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HS2 and Birmingham regeneration

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The ‘construction headquarters’ of the high-speed rail project HS2 will be based in Birmingham, leading to the creation of 1,500 jobs in England’s second city, the Guardian reported (21 July 2014). But according to the Birmingham Post, it is “up to 1,500 jobs”, with HS2 Ltd taking space at the Two Snowhill offices adjacent to the diminished Snow Hill station.

Two Snowhill, Birmingham

Two Snowhill, Birmingham

[‘HS2 construction HQ to be based in Birmingham,
Council forecasts creation of 1,500 jobs with location of high-speed rail project’s headquarters in England’s second city’, Steven Morris, theguardian.com, 21 July 2014]

[…] Birmingham council also announced on Monday that it was creating an urban regeneration company to oversee the development of the area around the city’s HS2 station, Curzon Street.

The authority claimed the regeneration, which includes offices and 2,000 homes, would deliver 14,000 jobs and provide a £1bn-a-year boost to the local economy.

While there is huge enthusiasm in Birmingham for HS2 among the Labour-controlled council, local transport chiefs, large companies and business leaders, this is countered by deep scepticism among ordinary citizens about whether HS2 will actually produce the promised economic boosts.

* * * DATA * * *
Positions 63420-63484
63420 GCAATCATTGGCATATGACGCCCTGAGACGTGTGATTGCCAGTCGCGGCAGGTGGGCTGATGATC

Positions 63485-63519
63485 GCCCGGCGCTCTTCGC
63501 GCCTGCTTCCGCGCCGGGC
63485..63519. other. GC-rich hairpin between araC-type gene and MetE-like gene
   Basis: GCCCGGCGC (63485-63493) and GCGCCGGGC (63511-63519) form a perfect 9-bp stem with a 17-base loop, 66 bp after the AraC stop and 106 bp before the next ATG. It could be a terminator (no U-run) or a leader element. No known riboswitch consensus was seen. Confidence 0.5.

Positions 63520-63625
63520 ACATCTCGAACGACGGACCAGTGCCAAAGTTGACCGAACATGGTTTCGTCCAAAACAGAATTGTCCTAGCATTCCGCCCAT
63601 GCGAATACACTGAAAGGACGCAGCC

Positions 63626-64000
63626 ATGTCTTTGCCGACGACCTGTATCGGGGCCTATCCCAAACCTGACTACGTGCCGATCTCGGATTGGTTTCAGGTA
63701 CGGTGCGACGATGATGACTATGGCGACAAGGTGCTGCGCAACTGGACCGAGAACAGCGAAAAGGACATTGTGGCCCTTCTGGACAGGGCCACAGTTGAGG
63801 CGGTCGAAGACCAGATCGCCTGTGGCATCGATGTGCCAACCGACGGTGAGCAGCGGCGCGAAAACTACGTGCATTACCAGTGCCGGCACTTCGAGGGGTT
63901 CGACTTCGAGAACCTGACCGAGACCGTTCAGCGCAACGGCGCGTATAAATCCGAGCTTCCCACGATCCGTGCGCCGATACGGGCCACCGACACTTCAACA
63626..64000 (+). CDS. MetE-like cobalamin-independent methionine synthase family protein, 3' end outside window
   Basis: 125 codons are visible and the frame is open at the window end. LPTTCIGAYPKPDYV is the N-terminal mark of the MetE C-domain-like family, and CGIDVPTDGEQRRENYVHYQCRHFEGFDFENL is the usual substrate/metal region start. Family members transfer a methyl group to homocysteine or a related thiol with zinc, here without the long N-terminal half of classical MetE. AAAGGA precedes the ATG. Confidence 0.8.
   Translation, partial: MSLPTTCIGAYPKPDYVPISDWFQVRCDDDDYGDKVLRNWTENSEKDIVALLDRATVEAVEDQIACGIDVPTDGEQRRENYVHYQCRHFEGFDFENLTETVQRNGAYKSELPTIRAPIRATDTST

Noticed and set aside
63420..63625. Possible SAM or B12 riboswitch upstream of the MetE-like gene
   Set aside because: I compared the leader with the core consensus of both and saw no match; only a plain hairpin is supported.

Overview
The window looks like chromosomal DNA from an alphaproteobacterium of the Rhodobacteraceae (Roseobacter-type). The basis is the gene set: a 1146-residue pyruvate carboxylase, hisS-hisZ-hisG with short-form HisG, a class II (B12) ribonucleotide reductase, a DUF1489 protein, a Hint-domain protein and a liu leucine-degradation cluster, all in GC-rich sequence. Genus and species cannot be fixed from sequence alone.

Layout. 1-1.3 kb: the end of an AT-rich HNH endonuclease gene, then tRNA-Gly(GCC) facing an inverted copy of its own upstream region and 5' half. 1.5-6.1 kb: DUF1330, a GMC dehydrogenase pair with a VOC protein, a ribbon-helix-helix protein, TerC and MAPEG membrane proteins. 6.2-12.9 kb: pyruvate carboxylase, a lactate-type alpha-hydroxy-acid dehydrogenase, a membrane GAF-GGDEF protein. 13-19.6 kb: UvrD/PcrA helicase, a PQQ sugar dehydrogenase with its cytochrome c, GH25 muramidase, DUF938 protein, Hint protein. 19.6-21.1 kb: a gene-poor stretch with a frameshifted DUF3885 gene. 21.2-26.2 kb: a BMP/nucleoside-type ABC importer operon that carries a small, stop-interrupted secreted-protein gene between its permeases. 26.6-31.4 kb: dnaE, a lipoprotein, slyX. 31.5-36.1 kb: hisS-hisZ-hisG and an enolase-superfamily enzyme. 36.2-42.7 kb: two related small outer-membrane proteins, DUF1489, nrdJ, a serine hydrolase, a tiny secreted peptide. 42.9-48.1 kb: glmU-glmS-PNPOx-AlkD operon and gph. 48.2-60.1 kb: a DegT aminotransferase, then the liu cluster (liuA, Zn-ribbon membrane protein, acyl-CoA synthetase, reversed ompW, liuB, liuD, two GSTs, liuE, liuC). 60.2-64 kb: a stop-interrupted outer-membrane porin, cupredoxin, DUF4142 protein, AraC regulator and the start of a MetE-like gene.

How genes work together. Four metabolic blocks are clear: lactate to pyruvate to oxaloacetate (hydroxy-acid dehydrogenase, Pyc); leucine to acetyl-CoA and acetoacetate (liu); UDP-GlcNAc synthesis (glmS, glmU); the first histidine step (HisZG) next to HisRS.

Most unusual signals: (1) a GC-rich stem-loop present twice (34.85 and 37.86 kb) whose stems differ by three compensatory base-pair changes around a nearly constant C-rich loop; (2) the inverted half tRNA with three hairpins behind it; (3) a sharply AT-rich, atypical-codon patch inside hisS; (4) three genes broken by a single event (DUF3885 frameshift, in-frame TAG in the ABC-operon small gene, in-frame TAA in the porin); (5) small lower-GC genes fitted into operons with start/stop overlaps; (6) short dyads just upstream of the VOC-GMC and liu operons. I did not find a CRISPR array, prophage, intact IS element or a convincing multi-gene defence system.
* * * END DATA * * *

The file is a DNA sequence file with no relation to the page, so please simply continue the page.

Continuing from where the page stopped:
Birmingham council’s approval for the building of the Snowhill One and Two offices was a massive error, because it prevented the restoration of Snow Hill railway station as a high capacity transport interchange. Snowhill Two was abandoned in a half-built state for over two years before work restarted, and at its St Chads end sections of the half-built structure were then demolished, for reasons unknown. (The Snowhill offices occupy a large part of the former Snow Hill railway site; the 1980s station has just two island platforms.)

In the 1980s and 1990s vast sums were spent on regeneration schemes in Birmingham, to little obvious effect. Given the largely invisible benefits of many such schemes around the country, it seems likely that people will continue to question figures and claims emanating from local authorities and the rest of the HS2 blob. ‘Regeneration’ has been underway at Eastside [around Curzon Street] for more than a decade — without a regeneration company in place — but seems to have to produced very few “jobs and homes” for the city. Certainly, there has been a transfer of jobs into Eastside (from the relocation of Birmingham City University, Matthew Boulton College, and the former Science Museum), but displaced jobs are not new jobs. No-one seems to have quantified the net city-wide effect.

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Written by beleben

July 21, 2014 at 11:24 am

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